Andy Paul 25:37
Right, then, as we were talking earlier about the CSO insights reports is that you know, maybe as an industry that the sales industry looks at, geez, how are we improving performance and productivity of our reps? Is your point about the financial equation maybe 50 percent the right number?
Giles House 25:56
Yeah, I I’m not sure
Giles House 26:00
It doesn’t feel like the right number. And I think a lot of I think any CEO would tell you it’s about 50% too low or 49% too low. I think you can have I know where you think I know where you’re getting at. But I think you can have it so that you’ve got everybody hitting quota, and you’ve got the right dollars set aside for the Commission’s because what ends up happening is you end up with roughly the same commission expense, but it’s massively skewed. You get the, you know, the players, the top 20% that do 80% of the revenue. They’re into very expensive accelerators. They have a terrific year. And then you get the CD players. You really don’t cost you anything in commissions because they haven’t really sold much and then you sort of get the mid table mediocrity of the big players, you’ve got great potential, but they’re not quite. You know, they’re not quite hitting it yet. So it does tend to average itself out from the Commission’s expensive perspective. But really you want that flat. You know, you want the players to overachieve and have a great year and then good money. So they continue to stay and be loyal. But you really want a kind of much flatter distribution of dollars in that sense.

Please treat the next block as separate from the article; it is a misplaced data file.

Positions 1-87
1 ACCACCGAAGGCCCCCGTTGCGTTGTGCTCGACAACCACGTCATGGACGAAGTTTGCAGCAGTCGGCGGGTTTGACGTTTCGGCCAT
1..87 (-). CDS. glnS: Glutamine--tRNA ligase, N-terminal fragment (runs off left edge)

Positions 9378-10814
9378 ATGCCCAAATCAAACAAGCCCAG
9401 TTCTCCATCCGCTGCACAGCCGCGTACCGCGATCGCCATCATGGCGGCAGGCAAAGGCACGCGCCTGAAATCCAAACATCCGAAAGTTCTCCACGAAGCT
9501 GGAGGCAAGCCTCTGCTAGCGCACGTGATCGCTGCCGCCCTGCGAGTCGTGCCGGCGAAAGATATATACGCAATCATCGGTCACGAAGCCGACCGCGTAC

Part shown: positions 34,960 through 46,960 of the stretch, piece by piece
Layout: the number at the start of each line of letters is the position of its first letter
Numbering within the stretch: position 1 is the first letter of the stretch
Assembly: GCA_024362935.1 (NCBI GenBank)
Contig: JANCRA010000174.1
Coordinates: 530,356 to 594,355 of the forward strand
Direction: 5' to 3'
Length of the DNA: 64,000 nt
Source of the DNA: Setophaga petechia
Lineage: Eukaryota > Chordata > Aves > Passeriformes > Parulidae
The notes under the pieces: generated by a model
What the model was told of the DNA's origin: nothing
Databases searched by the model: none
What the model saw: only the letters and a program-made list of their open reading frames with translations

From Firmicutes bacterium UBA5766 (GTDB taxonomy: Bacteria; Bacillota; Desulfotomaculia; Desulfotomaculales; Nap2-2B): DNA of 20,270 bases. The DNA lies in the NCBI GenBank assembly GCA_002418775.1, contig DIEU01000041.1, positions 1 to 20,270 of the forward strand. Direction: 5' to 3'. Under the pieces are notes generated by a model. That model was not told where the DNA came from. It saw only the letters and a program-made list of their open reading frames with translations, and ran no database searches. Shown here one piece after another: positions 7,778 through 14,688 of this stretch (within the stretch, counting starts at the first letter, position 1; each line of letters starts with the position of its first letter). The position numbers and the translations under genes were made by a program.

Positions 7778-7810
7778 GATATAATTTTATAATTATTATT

Andy Paul 27:19
Interesting. Yeah, that’s something big. I think about that. That’s a different way of looking at it. So I guess one question sort of comes out of this is, is there some thought that we’re asking sales professionals to do too much these days?
Giles House 27:39